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Inspiring Underserved Students Through Fisheries Bycatch Research
BY JOSEPH BENNINGTON-CASTRO | February 2016
Under guidance from NOAA Fisheries scientists, underserved students researched whether lightsticks could reduce sea turtle bycatch in gillnet fisheries.
With 40 percent of its population foreign-born, City Heights, a large community nestled in San Diego, CA, is regarded as one of the most ethnically diverse neighborhoods in the United States.
Though rich in cultural resources, the community is poor in financial and educational resources, and students sorely lack robust science and environmental education and opportunities.
But with the help of NOAA Fisheries — including the Pacific Islands Regional Office (PIRO), Pacific Islands Fisheries Science Center (PIFSC), and West Coast Region — and a local non-profit organization called Ocean Discovery Institute, City Heights students are gaining real-world research experience that's opening them up to a world of possibilities.
"We've got high school kids doing work that graduate school students do in college," says Irene Kelly, PIRO sea turtle recovery coordinator. "It's pretty amazing how the kids are doing this work."
The Ocean Discovery Institute
Based in San Diego, the Ocean Discovery Institute was initially founded in 1999 by Shara Fisler, who holds a master's degree in marine resource management from the University of Miami. "Our goal is to use ocean science to empower young people in an underserved community to become science and conservation leaders," Fisler says.
To accomplish this goal, ODI, which has a number of partners, takes several approaches.
"The first is by reaching out to the community through weekend or afterschool events," Fisler says, adding that ODI's community programs use outreach activities to engage young people, their families, and their neighbors and help them become environmental stewards.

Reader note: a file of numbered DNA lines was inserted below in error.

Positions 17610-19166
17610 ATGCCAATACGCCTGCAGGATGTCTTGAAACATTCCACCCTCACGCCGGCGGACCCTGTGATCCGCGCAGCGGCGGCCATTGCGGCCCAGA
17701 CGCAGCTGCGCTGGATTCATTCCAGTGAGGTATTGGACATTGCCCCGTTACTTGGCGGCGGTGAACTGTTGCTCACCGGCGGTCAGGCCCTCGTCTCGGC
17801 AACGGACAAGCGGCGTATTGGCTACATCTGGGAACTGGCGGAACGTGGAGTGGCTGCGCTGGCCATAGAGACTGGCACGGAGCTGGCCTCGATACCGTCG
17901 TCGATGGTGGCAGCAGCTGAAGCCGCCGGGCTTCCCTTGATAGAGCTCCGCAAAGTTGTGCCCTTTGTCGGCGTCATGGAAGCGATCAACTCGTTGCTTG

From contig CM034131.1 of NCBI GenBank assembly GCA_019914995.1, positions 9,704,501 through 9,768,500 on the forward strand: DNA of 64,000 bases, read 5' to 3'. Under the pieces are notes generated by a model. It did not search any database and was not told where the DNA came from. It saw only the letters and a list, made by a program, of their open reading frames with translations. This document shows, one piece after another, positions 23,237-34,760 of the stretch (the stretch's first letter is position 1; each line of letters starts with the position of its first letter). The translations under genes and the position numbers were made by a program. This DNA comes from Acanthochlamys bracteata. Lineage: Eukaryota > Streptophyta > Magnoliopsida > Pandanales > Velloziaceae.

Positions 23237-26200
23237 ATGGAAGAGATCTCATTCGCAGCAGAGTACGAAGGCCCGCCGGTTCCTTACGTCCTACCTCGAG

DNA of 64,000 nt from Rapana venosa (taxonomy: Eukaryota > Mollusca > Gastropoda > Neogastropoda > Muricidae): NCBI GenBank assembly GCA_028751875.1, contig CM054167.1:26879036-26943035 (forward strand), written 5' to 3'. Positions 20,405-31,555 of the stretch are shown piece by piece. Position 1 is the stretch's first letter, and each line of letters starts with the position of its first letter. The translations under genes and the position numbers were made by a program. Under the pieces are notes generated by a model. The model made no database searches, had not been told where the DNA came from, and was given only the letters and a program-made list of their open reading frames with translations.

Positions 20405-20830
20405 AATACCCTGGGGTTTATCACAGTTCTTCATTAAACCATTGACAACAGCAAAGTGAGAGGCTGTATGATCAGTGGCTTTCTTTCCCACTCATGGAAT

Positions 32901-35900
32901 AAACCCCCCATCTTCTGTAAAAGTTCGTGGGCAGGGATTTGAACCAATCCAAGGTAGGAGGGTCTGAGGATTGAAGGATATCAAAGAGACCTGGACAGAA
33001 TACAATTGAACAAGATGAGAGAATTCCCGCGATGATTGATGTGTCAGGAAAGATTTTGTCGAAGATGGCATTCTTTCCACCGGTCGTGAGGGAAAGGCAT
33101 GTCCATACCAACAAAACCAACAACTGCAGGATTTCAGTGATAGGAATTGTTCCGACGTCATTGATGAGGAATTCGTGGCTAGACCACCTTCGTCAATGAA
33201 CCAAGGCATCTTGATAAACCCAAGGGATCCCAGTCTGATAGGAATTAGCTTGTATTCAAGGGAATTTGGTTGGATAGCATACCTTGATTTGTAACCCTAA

Second, the institute has student programs that provide early, continued exposure to science. Program staff and scientists bring in lessons, equipment, and expertise to teach students about science in the classroom and out in the field.
The final approach, Fisler explains, is a leadership initiative in which ODI provides the tools, services, and support — through a series of after-school and summer programs — to help interested students become ocean leaders.
As part of the leadership initiative, selected students spend 5 weeks during the summer at ODI's research platform in Baja California in Mexico, where they conduct ocean science research alongside scientists and mentors.
An Impactful Partnership
NOAA Fisheries originally got involved with ODI about a decade ago, when Fisler approached PIFSC scientist Yonat Swimmer, who — with help from PIFSC's John Wang and others — was working to develop tools and techniques to mitigate fisheries bycatch (the unintended and unwanted catch during commercial fishing), particularly sea turtle bycatch.
"We really worked their research questions into our program so that students could be integrated," Fisler says. "And the research platform could be used to answer some of their research questions."